Go back to school for a day, minus the tests, stress and homework.
Each Saturday U term features lectures from three outstanding University of Wyoming professors. Following the lectures, all three professors will participate in a final round-table discussion. Participants may attend one, two, three, or all four sessions. No registration is required, and there is no charge.
8:30 – 8:50 am: Free coffee and pastries
8:50 – 9:00 am: Welcome and opening remarks
9:00 – 10:00 am: “When Coal Died in Wyoming: A History of Energy,” Phil Roberts, Professor History, University of Wyoming
The decline of coal since 2015 seems to be without precedent. But it has happened twice before—both times due to technological change. In the 1920s, the huge growth in oil and natural gas production practically eliminated coal as a heating fuel throughout Wyoming. Many mines remained open only due to mechanization, although miners’ numbers diminished steadily. The mines got by through supplying coal for Wyoming’s railroad locomotives. In the 1950s, even this market dried up when diesel fuel began to power trains throughout Wyoming. Coal towns dwindled and disappeared, as did the need for locomotive repair facilities in towns like Cheyenne and Laramie. This presentation will review the impact of coal’s decline on Wyoming towns in the past, looking to them for lessons for today.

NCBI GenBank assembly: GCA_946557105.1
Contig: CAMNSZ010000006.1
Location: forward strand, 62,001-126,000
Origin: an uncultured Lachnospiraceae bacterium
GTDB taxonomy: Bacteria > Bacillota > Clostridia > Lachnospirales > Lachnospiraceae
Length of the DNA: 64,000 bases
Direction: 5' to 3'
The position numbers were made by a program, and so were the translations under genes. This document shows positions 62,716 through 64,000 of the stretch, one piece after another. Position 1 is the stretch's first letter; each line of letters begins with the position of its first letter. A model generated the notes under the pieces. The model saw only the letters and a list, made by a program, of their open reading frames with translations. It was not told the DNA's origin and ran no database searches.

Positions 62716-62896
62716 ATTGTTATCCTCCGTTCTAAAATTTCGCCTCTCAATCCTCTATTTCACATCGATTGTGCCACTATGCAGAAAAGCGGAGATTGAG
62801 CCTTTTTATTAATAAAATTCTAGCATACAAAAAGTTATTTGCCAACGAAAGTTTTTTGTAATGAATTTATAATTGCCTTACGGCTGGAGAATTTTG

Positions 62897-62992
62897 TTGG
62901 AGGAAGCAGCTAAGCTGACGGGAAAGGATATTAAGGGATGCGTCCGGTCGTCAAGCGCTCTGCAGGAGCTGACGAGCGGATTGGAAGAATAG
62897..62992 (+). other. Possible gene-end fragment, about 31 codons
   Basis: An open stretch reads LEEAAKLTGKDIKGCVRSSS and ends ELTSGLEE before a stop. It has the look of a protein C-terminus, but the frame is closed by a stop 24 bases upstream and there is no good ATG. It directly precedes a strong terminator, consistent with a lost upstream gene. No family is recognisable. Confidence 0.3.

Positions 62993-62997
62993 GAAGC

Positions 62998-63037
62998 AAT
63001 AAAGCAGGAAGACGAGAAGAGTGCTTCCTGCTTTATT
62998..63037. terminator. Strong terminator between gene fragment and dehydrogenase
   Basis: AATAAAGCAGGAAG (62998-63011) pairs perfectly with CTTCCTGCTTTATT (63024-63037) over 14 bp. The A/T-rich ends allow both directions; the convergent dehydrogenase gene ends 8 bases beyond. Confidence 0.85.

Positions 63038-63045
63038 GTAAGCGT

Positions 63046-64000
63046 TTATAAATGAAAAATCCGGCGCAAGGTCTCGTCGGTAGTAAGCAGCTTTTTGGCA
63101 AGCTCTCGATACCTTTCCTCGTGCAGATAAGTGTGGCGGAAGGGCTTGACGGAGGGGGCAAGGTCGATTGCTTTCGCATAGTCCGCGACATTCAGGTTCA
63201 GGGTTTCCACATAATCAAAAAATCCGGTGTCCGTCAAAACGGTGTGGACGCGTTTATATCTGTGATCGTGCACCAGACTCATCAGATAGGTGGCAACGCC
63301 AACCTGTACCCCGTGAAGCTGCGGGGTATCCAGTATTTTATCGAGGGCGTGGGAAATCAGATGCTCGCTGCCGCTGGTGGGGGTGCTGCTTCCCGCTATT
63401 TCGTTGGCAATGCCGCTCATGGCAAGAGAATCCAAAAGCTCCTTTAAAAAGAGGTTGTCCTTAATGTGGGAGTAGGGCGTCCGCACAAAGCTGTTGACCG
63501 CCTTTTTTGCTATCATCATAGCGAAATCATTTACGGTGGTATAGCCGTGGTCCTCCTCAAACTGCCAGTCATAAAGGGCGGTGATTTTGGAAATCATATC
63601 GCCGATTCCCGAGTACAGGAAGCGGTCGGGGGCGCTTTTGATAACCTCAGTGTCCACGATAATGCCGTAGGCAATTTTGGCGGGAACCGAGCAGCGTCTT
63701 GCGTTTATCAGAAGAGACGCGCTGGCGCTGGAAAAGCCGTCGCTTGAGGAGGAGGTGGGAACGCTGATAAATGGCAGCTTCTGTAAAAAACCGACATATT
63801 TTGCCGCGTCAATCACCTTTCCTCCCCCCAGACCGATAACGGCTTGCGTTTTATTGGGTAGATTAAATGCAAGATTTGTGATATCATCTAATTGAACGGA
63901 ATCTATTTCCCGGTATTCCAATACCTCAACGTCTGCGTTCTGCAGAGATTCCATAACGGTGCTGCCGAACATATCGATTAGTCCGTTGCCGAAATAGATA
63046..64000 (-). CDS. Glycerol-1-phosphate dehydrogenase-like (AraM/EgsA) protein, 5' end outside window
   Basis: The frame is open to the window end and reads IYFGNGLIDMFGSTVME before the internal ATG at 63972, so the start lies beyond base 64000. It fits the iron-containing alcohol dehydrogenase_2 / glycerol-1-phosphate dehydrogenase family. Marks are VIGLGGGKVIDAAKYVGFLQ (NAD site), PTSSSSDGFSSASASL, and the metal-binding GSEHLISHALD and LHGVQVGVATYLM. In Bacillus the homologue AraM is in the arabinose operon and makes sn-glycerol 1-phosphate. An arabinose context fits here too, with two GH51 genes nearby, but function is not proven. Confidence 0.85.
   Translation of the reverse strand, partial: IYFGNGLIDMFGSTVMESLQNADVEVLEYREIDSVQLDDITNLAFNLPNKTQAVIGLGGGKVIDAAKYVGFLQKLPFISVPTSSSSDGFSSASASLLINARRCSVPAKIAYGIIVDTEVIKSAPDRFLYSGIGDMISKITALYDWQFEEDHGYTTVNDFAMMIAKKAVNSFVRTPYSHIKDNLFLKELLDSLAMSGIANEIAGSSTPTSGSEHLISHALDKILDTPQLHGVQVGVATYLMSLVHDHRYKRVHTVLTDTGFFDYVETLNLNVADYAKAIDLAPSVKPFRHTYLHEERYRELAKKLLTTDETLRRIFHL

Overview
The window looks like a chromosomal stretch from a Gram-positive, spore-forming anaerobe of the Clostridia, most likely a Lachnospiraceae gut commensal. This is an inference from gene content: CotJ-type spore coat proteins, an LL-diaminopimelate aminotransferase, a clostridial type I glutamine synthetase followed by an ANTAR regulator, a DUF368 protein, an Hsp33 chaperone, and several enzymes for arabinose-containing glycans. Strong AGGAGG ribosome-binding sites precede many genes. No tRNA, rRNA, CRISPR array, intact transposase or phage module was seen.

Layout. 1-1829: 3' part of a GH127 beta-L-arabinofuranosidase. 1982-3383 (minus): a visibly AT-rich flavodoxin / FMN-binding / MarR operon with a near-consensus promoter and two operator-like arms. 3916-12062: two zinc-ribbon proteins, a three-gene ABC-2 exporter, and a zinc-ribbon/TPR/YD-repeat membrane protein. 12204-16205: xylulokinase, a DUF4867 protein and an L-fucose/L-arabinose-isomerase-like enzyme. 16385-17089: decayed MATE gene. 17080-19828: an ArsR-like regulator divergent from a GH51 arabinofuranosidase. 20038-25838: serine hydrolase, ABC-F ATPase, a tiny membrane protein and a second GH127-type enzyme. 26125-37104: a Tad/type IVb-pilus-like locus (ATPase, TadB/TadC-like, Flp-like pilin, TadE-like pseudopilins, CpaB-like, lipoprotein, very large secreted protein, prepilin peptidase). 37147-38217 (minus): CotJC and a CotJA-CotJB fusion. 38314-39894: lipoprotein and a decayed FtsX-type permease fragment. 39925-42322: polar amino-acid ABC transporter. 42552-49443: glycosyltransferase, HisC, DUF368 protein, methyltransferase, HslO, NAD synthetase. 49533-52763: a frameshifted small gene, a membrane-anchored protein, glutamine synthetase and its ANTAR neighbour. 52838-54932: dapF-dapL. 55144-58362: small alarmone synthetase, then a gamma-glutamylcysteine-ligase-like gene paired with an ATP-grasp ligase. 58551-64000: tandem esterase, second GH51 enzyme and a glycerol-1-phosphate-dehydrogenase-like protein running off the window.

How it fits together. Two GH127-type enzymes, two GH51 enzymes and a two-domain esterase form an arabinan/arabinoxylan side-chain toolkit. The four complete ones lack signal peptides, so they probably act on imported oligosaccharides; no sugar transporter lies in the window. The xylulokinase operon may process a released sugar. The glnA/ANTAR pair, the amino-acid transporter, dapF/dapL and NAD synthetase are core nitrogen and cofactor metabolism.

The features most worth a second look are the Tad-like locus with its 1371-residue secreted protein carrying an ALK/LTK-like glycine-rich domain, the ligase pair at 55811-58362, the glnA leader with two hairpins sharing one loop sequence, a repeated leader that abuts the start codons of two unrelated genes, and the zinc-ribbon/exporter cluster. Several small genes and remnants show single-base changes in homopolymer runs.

10:15 – 11:15 am: “Repeal and Replace: A Delicate Game of Jenga,” Mary Burman, Professor of Nursing and Dean of the School of Nursing, University of Wyoming
A key component of the national Republican platform during the election was the immediate repeal of Obamacare. Now that Republicans control Washington, however, health care change is proceeding slowly. What makes the “repeal and replacement” of the Affordable Care Act so difficult? Professor Burman will provide a primer on health care reform and explain the interdependent components of health care coverage. She will identify how different parts of our health care system depend on each other, like Jenga pieces, and discuss which ones can and cannot be removed without bringing down the entire structure.
11:30 am – 12:30 pm: “The Fifth Beginning: What Six Million Years of Human History Can Tell us about the Future,” Robert Kelly, Professor of Anthropology, University of Wyoming
This lecture discusses the four major “beginnings” of human history – the origins of technology, culture, agriculture, and the state—and presents evidence that humanity is entering a fifth beginning, one that can be expected to mark dramatic changes in world economy, war, culture, and governance.
12:30 – 1:30 pm: Free lunch & discussion
Join us for a free lunch, round-table discussion and audience question and answer session.